True Hospitality and the Immigration Debate

The Theopolis blog is hosting another conversation, this time on the subject of the immigration debate. I was invited to kick this discussion off and my opening post has just been published.

A neighbour-focused ethic is an ethic of love, an ethic that commits itself to particular persons over others. A liberal humanitarian ethic, on account of its abstract object, can undermine the particularity and the concreteness of our bonds and their related obligations. For instance, beyond the force of parental instinct, the reason why I should take especial concern for the well-being of my own children over the children of others may not be clear to someone holding such an ethic. However, Scripture makes clear that our moral duties are not generalized duties to humanity as such, but duties that are focused in concentric circles of proximity. We have duties to our households that we do not have to anything like the same degree to those outside of them. Likewise, our obligations are especially focused on the people of God (Galatians 6:10). Those who claim to be serving God in radical humanitarianism, while neglecting their obligations to their neighbours—those persons most immediate to them—reject the commandment of God (Mark 7:6-13).

Read the whole thing here.

About Alastair Roberts

Alastair Roberts (PhD, Durham University) writes in the areas of biblical theology and ethics, but frequently trespasses beyond these bounds. He participates in the weekly Mere Fidelity podcast, blogs at Alastair’s Adversaria, and tweets at @zugzwanged.
This entry was posted in Bible, Controversies, Culture, Ethics, Exodus, Genesis, Guest Post, OT, OT Theology, Politics, Society, Theological, Theopolis. Bookmark the permalink.

8 Responses to True Hospitality and the Immigration Debate

  1. Bill Smith says:

    Alistar, tell me what you know about children and parents being separated at the US border. Why and how is this being done?

  2. Justin says:

    “the brutal practice of separating children from parents that has occurred on America’s borders”

    “In our social and political debates it is often carelessly presumed that rejection of a particular course of action must arise from rejection of the good that drives our sense of its obligatory character. For instance, someone who opposes massive government welfare programmes can be wrongly judged to be rejecting the Christian duty to care for the poor. Yet what they are often rejecting is not the value of charity, but the faulty deliberative reasoning—or, as is often the case, the completely unreasoned jump from moral values to particular policies—by which specific government policies are supposed to be obligatory on account of it. On the other hand, there are those who, while paying lip service to the value, will seek to throw the concrete duties attendant upon it off their scent—or at least dissipate their force—through the self-exculpatory evasions of a sophisticated casuistry. We must beware of both these dangers.”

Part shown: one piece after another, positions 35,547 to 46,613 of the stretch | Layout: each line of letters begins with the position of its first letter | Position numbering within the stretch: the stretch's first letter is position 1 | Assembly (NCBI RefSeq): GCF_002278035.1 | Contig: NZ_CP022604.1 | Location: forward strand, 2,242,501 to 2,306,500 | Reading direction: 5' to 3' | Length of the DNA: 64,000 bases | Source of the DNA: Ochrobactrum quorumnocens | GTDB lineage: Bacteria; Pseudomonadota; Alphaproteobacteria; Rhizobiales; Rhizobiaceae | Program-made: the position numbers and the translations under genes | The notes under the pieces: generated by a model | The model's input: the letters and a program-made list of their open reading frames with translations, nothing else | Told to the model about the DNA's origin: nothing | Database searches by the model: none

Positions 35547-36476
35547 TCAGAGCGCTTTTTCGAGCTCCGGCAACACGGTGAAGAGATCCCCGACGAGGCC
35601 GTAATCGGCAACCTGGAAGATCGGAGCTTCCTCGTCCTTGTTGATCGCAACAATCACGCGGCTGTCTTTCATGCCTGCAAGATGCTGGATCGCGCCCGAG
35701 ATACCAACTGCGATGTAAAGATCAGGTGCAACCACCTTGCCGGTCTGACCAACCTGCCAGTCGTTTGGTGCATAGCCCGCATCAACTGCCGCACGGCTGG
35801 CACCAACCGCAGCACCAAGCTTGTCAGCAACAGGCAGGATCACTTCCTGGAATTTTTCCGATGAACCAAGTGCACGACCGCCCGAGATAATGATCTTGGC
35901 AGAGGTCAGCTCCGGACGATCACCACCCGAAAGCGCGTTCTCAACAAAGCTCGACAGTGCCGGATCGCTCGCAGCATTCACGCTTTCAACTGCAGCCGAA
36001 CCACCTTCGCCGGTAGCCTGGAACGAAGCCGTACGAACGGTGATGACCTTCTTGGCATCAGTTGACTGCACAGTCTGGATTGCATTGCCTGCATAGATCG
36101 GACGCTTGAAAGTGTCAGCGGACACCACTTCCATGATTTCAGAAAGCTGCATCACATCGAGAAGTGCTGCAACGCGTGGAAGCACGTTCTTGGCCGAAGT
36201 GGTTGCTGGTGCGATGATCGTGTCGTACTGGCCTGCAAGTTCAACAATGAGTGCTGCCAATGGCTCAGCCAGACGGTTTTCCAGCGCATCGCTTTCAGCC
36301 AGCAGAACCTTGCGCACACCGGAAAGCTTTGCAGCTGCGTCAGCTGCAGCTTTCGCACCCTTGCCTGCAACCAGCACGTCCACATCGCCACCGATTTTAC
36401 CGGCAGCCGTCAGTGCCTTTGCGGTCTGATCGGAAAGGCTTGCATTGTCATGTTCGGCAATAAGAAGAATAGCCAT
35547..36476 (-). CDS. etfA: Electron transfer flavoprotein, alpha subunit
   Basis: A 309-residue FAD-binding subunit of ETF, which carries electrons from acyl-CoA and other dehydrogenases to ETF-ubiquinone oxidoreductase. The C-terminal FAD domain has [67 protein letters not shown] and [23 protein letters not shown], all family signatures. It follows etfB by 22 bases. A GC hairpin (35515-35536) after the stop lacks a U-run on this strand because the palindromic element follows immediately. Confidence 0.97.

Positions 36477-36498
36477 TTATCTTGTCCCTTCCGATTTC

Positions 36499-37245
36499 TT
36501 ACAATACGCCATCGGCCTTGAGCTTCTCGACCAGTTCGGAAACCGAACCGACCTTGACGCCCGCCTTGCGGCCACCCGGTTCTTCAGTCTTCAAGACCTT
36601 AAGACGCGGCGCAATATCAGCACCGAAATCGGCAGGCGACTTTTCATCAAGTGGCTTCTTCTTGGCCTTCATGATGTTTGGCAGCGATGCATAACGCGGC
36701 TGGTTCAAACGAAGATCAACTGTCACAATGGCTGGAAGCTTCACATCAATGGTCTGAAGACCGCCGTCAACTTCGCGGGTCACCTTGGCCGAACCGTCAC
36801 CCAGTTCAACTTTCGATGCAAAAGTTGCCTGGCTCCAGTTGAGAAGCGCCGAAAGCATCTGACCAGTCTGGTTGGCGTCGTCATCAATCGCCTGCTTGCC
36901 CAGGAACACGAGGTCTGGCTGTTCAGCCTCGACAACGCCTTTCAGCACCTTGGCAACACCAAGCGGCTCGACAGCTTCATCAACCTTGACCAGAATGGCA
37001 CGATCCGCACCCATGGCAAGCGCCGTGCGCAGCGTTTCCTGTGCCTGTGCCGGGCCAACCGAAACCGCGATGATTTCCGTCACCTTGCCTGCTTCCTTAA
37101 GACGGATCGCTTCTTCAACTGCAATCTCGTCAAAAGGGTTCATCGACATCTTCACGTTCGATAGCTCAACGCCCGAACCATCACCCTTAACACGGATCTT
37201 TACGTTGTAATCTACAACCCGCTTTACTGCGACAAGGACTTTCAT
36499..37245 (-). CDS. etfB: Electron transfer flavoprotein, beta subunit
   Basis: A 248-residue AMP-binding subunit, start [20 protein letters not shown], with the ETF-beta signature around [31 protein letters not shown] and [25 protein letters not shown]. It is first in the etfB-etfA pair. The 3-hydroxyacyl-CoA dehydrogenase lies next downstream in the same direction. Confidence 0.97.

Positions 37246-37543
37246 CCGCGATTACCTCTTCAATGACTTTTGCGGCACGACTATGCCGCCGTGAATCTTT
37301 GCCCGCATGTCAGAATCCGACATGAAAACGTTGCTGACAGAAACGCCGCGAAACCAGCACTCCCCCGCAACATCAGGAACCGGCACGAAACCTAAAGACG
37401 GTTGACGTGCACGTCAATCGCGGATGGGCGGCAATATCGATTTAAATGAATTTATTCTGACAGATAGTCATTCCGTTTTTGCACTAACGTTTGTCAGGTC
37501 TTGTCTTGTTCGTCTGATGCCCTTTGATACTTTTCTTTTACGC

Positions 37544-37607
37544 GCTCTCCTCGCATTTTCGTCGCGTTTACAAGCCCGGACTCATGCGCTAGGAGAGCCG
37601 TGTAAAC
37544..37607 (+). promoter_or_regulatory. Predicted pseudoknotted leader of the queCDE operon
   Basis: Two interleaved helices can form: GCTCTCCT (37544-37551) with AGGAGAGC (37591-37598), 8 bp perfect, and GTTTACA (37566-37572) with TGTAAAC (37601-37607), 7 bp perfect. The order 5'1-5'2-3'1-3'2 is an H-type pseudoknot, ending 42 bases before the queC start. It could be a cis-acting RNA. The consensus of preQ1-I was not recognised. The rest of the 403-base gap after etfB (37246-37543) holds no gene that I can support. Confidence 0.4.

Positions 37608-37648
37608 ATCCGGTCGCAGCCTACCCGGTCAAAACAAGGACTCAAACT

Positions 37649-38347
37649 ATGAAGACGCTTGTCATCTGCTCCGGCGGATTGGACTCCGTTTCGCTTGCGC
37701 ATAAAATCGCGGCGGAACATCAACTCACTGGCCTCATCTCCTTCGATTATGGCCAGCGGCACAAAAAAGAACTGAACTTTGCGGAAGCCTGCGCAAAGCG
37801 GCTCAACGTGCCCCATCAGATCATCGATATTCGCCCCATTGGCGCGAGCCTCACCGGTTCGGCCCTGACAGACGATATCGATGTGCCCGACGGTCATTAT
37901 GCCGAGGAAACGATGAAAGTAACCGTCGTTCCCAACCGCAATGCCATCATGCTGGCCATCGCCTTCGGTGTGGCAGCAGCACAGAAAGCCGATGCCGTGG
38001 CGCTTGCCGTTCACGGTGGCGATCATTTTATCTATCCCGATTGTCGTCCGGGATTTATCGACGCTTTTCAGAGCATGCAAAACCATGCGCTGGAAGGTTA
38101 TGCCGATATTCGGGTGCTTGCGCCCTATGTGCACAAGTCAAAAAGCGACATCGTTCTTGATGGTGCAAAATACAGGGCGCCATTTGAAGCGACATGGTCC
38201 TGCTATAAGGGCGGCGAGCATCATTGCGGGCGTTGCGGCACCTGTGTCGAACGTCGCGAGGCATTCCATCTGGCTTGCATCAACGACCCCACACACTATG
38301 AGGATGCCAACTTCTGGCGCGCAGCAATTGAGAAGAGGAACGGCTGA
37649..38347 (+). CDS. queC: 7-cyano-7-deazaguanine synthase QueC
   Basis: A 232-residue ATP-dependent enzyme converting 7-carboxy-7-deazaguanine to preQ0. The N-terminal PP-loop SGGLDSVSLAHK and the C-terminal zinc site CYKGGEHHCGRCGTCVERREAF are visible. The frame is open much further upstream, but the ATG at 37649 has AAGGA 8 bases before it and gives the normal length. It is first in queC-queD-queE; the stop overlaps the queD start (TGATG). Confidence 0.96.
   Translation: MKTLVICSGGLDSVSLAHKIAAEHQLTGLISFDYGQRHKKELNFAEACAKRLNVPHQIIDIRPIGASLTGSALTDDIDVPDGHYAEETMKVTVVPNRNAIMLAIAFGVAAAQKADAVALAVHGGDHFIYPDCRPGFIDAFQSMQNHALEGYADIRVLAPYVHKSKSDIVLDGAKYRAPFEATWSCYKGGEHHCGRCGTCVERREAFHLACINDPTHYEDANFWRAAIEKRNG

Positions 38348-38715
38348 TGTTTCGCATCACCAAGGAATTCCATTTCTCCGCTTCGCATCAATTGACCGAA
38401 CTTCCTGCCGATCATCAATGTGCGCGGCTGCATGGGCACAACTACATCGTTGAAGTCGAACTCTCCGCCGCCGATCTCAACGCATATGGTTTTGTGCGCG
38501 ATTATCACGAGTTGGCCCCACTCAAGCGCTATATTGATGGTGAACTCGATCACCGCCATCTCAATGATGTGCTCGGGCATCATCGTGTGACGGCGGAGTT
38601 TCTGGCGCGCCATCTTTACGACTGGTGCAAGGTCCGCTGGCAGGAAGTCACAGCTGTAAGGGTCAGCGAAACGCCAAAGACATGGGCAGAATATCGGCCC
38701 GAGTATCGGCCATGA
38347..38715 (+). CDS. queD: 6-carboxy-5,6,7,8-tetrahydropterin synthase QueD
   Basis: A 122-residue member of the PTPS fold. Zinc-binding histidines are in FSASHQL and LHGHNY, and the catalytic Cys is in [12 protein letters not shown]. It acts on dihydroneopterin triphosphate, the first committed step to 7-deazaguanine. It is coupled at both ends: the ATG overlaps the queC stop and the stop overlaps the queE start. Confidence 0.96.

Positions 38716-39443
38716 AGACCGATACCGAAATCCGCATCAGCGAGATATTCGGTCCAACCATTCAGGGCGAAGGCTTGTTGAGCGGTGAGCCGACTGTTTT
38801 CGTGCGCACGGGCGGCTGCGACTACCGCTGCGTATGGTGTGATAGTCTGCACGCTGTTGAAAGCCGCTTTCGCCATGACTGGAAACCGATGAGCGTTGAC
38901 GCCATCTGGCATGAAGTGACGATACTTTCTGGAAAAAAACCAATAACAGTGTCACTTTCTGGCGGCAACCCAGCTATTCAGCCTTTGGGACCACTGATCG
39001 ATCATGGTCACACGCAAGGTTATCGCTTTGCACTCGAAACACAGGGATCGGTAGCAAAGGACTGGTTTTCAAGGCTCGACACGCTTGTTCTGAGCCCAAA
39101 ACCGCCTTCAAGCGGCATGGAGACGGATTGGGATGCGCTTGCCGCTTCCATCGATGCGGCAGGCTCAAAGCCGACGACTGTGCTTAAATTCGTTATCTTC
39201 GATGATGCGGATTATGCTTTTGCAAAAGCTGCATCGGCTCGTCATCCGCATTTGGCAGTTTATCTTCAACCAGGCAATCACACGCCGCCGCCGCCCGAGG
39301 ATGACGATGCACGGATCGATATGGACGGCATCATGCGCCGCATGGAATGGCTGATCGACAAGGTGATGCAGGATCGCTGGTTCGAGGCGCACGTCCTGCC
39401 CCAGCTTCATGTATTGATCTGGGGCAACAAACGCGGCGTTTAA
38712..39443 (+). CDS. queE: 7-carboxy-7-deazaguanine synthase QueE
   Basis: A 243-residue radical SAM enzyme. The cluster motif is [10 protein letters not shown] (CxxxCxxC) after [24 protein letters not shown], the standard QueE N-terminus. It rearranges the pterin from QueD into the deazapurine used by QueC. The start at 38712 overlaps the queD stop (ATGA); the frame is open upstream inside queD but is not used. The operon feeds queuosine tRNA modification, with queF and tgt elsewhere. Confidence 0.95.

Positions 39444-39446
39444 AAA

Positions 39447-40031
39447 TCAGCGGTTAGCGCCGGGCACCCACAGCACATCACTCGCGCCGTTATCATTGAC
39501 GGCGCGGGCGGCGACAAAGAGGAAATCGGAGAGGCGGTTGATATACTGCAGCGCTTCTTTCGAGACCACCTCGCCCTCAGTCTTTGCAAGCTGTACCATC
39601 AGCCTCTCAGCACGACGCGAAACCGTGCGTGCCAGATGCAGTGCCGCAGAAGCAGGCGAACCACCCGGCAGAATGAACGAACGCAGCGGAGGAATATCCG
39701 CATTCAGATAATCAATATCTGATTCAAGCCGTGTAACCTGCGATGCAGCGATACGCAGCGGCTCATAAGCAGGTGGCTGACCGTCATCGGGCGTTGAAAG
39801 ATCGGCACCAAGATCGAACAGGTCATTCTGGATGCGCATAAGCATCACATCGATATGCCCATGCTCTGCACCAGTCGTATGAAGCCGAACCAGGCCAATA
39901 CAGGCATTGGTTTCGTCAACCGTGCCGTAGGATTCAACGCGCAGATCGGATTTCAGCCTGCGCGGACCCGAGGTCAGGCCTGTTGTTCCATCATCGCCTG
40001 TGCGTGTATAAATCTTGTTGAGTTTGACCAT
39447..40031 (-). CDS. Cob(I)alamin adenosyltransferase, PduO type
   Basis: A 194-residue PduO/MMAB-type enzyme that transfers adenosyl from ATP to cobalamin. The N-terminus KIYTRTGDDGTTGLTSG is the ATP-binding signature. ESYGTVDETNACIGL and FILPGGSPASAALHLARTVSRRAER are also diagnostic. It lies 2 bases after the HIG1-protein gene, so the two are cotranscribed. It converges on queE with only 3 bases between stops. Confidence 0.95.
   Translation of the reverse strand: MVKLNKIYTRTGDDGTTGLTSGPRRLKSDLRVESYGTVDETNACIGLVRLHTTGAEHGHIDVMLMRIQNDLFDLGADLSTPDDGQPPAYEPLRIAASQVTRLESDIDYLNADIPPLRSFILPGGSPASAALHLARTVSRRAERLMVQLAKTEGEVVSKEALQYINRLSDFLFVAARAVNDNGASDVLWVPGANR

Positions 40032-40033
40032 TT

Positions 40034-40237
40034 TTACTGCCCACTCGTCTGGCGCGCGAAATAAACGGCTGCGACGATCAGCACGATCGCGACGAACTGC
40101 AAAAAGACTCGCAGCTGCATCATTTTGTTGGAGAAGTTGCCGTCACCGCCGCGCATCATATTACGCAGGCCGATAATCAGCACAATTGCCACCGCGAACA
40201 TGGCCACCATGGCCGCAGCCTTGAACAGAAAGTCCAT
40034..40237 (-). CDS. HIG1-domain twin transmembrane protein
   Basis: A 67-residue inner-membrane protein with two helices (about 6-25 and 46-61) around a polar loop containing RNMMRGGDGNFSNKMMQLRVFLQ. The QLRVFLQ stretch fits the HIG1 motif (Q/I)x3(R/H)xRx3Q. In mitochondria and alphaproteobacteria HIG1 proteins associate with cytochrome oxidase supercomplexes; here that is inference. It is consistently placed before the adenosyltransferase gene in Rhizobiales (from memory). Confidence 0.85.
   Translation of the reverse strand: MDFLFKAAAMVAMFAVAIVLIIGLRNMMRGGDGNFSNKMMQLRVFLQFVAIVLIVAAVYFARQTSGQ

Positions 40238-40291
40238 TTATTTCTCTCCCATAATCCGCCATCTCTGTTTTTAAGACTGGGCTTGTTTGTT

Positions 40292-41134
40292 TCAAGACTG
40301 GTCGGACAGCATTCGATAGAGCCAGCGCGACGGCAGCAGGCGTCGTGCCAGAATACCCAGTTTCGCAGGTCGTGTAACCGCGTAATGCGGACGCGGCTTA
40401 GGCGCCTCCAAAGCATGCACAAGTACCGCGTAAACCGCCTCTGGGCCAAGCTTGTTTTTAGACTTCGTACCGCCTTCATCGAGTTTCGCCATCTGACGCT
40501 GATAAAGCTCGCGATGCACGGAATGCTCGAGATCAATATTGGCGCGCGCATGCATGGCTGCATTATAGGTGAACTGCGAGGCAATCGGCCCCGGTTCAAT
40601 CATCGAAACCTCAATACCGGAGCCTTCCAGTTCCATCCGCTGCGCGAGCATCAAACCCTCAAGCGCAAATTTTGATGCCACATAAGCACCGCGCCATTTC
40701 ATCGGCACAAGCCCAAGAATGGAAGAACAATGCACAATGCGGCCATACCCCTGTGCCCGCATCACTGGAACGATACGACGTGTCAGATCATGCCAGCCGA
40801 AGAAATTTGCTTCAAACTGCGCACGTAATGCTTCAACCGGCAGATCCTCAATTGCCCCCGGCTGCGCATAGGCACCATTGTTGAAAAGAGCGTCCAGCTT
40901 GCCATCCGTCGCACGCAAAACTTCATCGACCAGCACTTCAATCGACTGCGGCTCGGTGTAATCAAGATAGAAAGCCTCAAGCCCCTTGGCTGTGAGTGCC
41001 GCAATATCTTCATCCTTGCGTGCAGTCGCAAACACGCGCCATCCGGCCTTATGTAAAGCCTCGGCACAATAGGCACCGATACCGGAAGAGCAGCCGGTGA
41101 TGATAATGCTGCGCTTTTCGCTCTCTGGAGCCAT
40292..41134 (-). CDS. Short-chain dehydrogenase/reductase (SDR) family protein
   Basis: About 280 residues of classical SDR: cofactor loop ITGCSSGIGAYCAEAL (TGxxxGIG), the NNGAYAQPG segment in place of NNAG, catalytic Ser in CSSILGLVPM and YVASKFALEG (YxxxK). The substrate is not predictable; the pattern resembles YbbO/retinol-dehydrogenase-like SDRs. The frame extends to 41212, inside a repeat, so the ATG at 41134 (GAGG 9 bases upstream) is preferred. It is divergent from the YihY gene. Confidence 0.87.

Is the practice “brutal” or “loving” depending on whether the adult is actually the parent or just a child sex trafficker? Is it brutal if it potentially prevents the victimization of children, including by their parents? Is there something to be said about being careful in characterizing policy prescriptions based on presuppositions about those who crafted it and those who are affected by it?

    This isn’t to say that a practice of separating children from adults until the parental relationship can be established is the right policy given all of the circumstances, but I am not persuaded that any adult who shows up at the border with a child should be presumed to be the parent of a child and afforded all of the attendant access to and control over the child.

    There is much in your article I can agree with wholeheartedly. In fact, it may be all of it except for this one sentence. In particular, there needs to be some awareness of how different contexts may affect how we carry out the duty of hospitality. It is one thing to speak about how we comport ourselves when encountering a migrant in our neighborhood, and quite another to map that same conduct into the state’s actions when processing illegal migrants at its borders.

    I would be interested in your thoughts on this.

    • Tim says:

      Justin, you make a subtle, and perhaps unintentional, equivocation at the beginning of your response that confuses some things seriously. You relate the zero tolerance policy that led to massive amounts of child separations, regardless of relationship between parent and child, on the US-Mexico border with a more constrained project focused on cases where border control suspected “parent” and child where not in fact related.

      Separating children when there is a concern over smuggling is not really that controversial. (Though a rate of only 30 percent among people suspected to be smugglers makes me question the effectiveness of our screening procedures). Seperating all children from their parents, especially with no procedure in place for reuniting them is horrific. In effect, we have created orphans through the mistreatment of the stranger in our land, if we worship the God of Duet. 10:18 we should be very worried about his justice coming down on us.

      You also make an unjustified jump to all of the 30 percent mismatch being “child sex traffickers.” There certainly are some who are doing this. But that 30 percent likely also includes step-parents, adoptive (both formal and informal) parents, family friends bring children to the states (in some cases to possibly reunite with parents).

      I would conclude saying foisting the burden of proof on parents to prove that their children are theirs rather than leaving the burden on the state to find credible evidence of trafficking is a betrayal of the assumption of innocence among other things.